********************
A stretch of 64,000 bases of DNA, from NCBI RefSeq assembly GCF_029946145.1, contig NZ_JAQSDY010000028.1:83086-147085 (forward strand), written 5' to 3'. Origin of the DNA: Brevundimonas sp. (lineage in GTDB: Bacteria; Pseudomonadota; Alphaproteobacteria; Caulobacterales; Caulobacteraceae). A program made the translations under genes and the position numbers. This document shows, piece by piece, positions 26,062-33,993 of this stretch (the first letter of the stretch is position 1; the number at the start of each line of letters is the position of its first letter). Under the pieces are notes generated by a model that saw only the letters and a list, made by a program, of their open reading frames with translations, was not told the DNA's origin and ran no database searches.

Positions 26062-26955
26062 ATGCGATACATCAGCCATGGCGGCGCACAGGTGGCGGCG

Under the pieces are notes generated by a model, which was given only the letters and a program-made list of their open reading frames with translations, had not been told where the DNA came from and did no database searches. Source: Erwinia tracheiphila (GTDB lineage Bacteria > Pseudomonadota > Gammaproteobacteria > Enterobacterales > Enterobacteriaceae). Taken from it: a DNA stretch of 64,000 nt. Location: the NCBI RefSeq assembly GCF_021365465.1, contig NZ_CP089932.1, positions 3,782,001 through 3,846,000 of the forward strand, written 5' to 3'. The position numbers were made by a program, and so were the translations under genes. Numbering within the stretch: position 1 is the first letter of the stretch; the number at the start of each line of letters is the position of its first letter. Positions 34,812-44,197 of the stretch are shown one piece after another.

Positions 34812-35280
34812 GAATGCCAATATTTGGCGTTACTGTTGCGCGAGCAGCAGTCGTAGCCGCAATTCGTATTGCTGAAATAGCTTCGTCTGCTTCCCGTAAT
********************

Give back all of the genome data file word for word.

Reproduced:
A stretch of 64,000 bases of DNA, from NCBI RefSeq assembly GCF_029946145.1, contig NZ_JAQSDY010000028.1:83086-147085 (forward strand), written 5' to 3'. Origin of the DNA: Brevundimonas sp. (lineage in GTDB: Bacteria; Pseudomonadota; Alphaproteobacteria; Caulobacterales; Caulobacteraceae). A program made the translations under genes and the position numbers. This document shows, piece by piece, positions 26,062-33,993 of this stretch (the first letter of the stretch is position 1; the number at the start of each line of letters is the position of its first letter). Under the pieces are notes generated by a model that saw only the letters and a list, made by a program, of their open reading frames with translations, was not told the DNA's origin and ran no database searches.

Positions 26062-26955
26062 ATGCGATACATCAGCCATGGCGGCGCACAGGTGGCGGCG

Under the pieces are notes generated by a model, which was given only the letters and a program-made list of their open reading frames with translations, had not been told where the DNA came from and did no database searches. Source: Erwinia tracheiphila (GTDB lineage Bacteria > Pseudomonadota > Gammaproteobacteria > Enterobacterales > Enterobacteriaceae). Taken from it: a DNA stretch of 64,000 nt. Location: the NCBI RefSeq assembly GCF_021365465.1, contig NZ_CP089932.1, positions 3,782,001 through 3,846,000 of the forward strand, written 5' to 3'. The position numbers were made by a program, and so were the translations under genes. Numbering within the stretch: position 1 is the first letter of the stretch; the number at the start of each line of letters is the position of its first letter. Positions 34,812-44,197 of the stretch are shown one piece after another.

Positions 34812-35280
34812 GAATGCCAATATTTGGCGTTACTGTTGCGCGAGCAGCAGTCGTAGCCGCAATTCGTATTGCTGAAATAGCTTCGTCTGCTTCCCGTAAT